Wednesday, June 14, 2017

Llambert Finally Gets a Haircut

A bent pair of hand shears meant I missed llama shearing last year--and that Llambert the Llama's coat was extra long and luxurious this spring.

In years past, llama shearing coincided with the vet's visit. The vet sedates the llama, vaccinates the horses and then trims Llambert's feet. While the llama is sedated, I give him a haircut.

But this year, I was early or the vet was late, and I found myself in the barn, shears in hand. Tying Llamber to a post, I turned up the radio and began trimming. Listening to the swish, swish of shears, Billy Joel and the falling rain, I thought how relaxing it was to trim the llama.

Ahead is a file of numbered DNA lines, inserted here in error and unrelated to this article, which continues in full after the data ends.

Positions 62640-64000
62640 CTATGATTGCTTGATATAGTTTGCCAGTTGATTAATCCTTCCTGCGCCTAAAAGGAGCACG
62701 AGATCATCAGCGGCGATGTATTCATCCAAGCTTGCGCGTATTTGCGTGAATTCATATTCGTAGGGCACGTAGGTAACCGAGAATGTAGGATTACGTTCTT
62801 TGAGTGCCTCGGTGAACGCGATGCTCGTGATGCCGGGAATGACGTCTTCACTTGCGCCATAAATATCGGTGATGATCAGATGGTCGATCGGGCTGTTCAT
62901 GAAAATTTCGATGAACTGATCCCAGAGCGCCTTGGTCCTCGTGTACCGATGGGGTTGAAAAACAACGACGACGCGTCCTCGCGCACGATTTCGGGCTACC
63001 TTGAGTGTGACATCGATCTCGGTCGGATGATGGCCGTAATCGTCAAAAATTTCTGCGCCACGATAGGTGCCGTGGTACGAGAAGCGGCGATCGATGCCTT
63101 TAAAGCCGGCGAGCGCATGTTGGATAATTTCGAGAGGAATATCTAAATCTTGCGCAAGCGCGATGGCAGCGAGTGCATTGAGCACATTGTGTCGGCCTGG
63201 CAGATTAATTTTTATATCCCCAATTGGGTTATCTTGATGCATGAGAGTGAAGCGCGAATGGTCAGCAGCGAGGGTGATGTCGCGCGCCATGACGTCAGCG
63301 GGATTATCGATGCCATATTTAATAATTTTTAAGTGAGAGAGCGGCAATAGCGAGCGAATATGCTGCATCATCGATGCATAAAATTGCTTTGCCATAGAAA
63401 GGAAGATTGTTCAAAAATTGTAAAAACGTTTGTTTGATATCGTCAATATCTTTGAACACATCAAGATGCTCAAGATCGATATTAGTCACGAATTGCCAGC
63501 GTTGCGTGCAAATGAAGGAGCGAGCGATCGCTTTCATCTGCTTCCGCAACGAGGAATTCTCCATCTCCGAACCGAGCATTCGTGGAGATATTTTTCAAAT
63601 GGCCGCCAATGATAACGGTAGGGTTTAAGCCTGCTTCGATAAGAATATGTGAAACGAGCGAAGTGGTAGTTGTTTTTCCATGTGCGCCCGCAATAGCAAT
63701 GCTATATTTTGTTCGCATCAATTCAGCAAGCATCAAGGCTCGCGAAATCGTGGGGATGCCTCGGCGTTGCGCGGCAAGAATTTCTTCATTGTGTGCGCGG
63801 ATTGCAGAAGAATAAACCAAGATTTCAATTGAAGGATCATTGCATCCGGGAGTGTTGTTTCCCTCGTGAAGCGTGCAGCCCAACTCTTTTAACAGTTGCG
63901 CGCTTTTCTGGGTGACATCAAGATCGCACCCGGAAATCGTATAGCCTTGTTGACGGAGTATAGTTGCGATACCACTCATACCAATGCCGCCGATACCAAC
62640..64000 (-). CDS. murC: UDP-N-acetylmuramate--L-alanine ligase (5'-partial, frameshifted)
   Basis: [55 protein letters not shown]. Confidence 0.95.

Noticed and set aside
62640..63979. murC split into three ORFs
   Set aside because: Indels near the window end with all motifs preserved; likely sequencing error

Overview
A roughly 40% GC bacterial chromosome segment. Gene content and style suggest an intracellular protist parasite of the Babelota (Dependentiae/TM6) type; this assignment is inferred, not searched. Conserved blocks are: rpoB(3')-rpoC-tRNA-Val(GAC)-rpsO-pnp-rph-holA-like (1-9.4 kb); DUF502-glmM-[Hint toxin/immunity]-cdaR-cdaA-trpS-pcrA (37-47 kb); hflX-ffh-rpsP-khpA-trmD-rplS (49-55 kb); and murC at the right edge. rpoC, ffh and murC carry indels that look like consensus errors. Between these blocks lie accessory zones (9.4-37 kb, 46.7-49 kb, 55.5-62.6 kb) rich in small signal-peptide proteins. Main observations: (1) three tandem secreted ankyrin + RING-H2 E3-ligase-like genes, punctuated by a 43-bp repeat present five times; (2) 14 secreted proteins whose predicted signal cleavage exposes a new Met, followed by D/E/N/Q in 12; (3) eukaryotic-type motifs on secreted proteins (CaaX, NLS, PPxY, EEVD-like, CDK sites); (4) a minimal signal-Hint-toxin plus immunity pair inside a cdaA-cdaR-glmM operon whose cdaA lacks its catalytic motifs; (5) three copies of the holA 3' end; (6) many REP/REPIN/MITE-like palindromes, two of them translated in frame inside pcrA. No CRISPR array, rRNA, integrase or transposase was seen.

Ten minutes passed, and I assessed my progress. Llambert had an 18 x 18-inch bare spot.

This could take some time.

Trimming the llama while he is standing leads to a bit neater look--and I pondered if there was a standard hair cut for llamas. Or, should I give him a poodle cut? If I skipped his legs, would he look goofy? And, what about that neck hair? Does he need it?

Finishing one side, I moved to the other, and I no longer paid attention to the rain, or the swish, or my progress. Instead, I pondered llama-shearing elbow--and if I should research llama haircuts--and if he'd benefit from neck hair.

Certainly, he needs neck hair.

Besides, the bucket was full of llama fiber.